Friday, February 22, 2008

Addiction as Ecotone - Part 12 - Neil Aitken

In the Long Dream of Exile - Neil Aitken

You are counting the dark exit of crows
in the rear view mirror, or from the top of an overpass
looking back into the last flames of cloud.
Your car, steel to the world of flint, rests listless
with its windows wide, the stars slipping in
and settling down for the night.

Now, what you could not leave rides in boxes
heavy with numbers and places you've already
turned into poems. There is nothing left
in your pockets, your clothes worn down
to this list of miles taking you out of the known earth.

Outside your open window, the dark repeats
like the wind in late fall, twisting the names
of familiar back roads into a long rope of sighs.
You could lower yourself down with such longing.
It could be a woman or a young girl, the way the light
clings to that body like a sheet of immaculate heat,
invisible to the eye, but something, you are certain,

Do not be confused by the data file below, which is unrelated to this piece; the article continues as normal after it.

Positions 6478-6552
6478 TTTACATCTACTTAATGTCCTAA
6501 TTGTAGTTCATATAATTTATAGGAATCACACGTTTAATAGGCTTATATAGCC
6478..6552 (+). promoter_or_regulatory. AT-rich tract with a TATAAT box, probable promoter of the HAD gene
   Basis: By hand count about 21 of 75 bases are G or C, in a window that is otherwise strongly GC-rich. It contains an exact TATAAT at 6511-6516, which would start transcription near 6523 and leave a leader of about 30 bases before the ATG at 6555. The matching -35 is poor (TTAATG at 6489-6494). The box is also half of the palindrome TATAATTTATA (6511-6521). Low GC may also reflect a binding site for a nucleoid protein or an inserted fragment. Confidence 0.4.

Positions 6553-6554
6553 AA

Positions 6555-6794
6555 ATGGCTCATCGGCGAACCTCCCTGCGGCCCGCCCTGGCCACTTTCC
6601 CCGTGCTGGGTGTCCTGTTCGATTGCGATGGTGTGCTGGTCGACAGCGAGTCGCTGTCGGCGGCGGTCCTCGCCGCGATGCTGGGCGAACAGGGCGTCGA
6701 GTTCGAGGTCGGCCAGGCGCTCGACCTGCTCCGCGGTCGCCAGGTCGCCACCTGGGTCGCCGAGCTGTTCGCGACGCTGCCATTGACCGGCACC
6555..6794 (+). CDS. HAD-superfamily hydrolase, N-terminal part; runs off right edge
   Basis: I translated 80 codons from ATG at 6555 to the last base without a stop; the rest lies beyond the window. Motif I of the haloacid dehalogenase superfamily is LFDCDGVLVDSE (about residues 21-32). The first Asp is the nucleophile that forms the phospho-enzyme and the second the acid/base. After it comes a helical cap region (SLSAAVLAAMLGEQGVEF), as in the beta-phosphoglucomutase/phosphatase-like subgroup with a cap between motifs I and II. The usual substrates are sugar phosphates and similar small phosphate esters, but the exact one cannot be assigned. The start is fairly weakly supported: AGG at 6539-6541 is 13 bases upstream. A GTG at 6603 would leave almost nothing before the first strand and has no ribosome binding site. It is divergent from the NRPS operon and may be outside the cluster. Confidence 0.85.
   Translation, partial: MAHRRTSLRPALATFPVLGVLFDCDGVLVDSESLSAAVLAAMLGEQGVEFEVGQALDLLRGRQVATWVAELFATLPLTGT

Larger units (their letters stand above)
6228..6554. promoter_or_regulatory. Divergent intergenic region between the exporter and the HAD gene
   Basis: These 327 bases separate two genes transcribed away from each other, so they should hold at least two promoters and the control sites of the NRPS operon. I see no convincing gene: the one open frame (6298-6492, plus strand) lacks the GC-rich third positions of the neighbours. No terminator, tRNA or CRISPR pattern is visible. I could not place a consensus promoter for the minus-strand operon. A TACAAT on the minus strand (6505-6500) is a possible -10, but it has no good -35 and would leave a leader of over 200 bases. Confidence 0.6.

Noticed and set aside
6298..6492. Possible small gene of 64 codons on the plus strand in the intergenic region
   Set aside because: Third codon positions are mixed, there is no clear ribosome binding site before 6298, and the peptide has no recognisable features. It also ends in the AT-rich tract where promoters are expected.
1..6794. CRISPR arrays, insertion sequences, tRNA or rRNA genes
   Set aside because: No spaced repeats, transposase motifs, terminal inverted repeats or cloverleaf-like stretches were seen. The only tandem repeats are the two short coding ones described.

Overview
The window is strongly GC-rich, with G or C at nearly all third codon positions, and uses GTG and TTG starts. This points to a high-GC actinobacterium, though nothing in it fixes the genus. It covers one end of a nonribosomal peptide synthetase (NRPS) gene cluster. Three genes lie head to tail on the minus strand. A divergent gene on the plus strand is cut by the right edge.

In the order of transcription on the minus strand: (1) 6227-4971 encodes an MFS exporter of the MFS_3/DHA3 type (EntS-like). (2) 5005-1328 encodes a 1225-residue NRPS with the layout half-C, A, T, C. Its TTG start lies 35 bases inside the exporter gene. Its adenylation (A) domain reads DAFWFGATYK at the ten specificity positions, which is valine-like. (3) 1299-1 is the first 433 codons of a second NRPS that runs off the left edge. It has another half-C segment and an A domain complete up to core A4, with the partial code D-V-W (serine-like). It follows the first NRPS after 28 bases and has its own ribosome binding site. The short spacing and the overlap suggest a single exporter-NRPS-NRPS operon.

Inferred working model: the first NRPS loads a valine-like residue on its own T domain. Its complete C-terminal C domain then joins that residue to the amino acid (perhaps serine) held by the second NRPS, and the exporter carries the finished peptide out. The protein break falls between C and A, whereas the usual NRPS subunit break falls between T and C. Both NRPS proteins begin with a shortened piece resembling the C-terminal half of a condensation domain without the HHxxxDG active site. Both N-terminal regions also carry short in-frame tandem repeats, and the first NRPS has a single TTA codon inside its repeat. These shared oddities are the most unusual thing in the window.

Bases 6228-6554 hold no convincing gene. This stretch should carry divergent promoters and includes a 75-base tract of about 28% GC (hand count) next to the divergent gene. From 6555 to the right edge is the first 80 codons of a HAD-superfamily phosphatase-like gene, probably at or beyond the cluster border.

something that must be on the verge of love.

Neil Aitken is the author of The Lost Country of Sight, which won the 2007 Philip Levine Prize and is forthcoming this fall from Anhinga Press. His work has been published in Barn Owl Review, Crab Orchard Review, The Drunken Boat, Poetry Southeast, Sou'wester, and elsewhere. He is the founding editor of Boxcar Poetry Review and is currently pursuing a PhD in Literature & Creative Writing at the University of Southern California.
"In the Long Dream of Exile" was first published in The Drunken Boat, and also appears in his first book, The Lost Country of Sight. Neil writes that this poem "grows out of a love of loss gained from countless cross-country moves. Even now whenever I load up my vehicle to begin another move, shedding whatever I think I will not need, I am surprised to discover how deeply entangled I have become with the place I am leaving and how each new place blurs with the one before and the one before that, image upon image, longing after longing, the road the single thread stitching us all together."

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